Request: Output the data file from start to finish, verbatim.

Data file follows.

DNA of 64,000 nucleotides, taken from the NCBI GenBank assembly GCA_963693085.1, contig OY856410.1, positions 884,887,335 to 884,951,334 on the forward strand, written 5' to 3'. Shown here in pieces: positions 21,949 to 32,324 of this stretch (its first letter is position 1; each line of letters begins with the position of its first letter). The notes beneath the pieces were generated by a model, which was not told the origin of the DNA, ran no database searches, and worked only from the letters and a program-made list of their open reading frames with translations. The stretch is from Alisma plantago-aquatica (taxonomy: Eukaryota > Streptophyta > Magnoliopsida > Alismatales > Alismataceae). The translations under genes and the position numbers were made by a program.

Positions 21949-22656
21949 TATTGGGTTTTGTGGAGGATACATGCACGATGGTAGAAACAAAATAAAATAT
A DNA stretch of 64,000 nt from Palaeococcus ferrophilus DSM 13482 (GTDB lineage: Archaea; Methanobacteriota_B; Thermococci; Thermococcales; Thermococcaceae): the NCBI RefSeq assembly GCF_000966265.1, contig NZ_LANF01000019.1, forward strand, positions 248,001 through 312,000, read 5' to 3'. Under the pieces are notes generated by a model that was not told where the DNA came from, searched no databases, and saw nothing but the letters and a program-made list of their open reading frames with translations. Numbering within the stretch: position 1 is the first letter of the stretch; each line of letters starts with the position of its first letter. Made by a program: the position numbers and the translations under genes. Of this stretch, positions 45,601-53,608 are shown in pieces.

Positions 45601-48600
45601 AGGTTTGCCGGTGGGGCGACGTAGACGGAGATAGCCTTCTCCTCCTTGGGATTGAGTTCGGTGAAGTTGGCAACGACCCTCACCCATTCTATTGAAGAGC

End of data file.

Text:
DNA of 64,000 nucleotides, taken from the NCBI GenBank assembly GCA_963693085.1, contig OY856410.1, positions 884,887,335 to 884,951,334 on the forward strand, written 5' to 3'. Shown here in pieces: positions 21,949 to 32,324 of this stretch (its first letter is position 1; each line of letters begins with the position of its first letter). The notes beneath the pieces were generated by a model, which was not told the origin of the DNA, ran no database searches, and worked only from the letters and a program-made list of their open reading frames with translations. The stretch is from Alisma plantago-aquatica (taxonomy: Eukaryota > Streptophyta > Magnoliopsida > Alismatales > Alismataceae). The translations under genes and the position numbers were made by a program.

Positions 21949-22656
21949 TATTGGGTTTTGTGGAGGATACATGCACGATGGTAGAAACAAAATAAAATAT
A DNA stretch of 64,000 nt from Palaeococcus ferrophilus DSM 13482 (GTDB lineage: Archaea; Methanobacteriota_B; Thermococci; Thermococcales; Thermococcaceae): the NCBI RefSeq assembly GCF_000966265.1, contig NZ_LANF01000019.1, forward strand, positions 248,001 through 312,000, read 5' to 3'. Under the pieces are notes generated by a model that was not told where the DNA came from, searched no databases, and saw nothing but the letters and a program-made list of their open reading frames with translations. Numbering within the stretch: position 1 is the first letter of the stretch; each line of letters starts with the position of its first letter. Made by a program: the position numbers and the translations under genes. Of this stretch, positions 45,601-53,608 are shown in pieces.

Positions 45601-48600
45601 AGGTTTGCCGGTGGGGCGACGTAGACGGAGATAGCCTTCTCCTCCTTGGGATTGAGTTCGGTGAAGTTGGCAACGACCCTCACCCATTCTATTGAAGAGC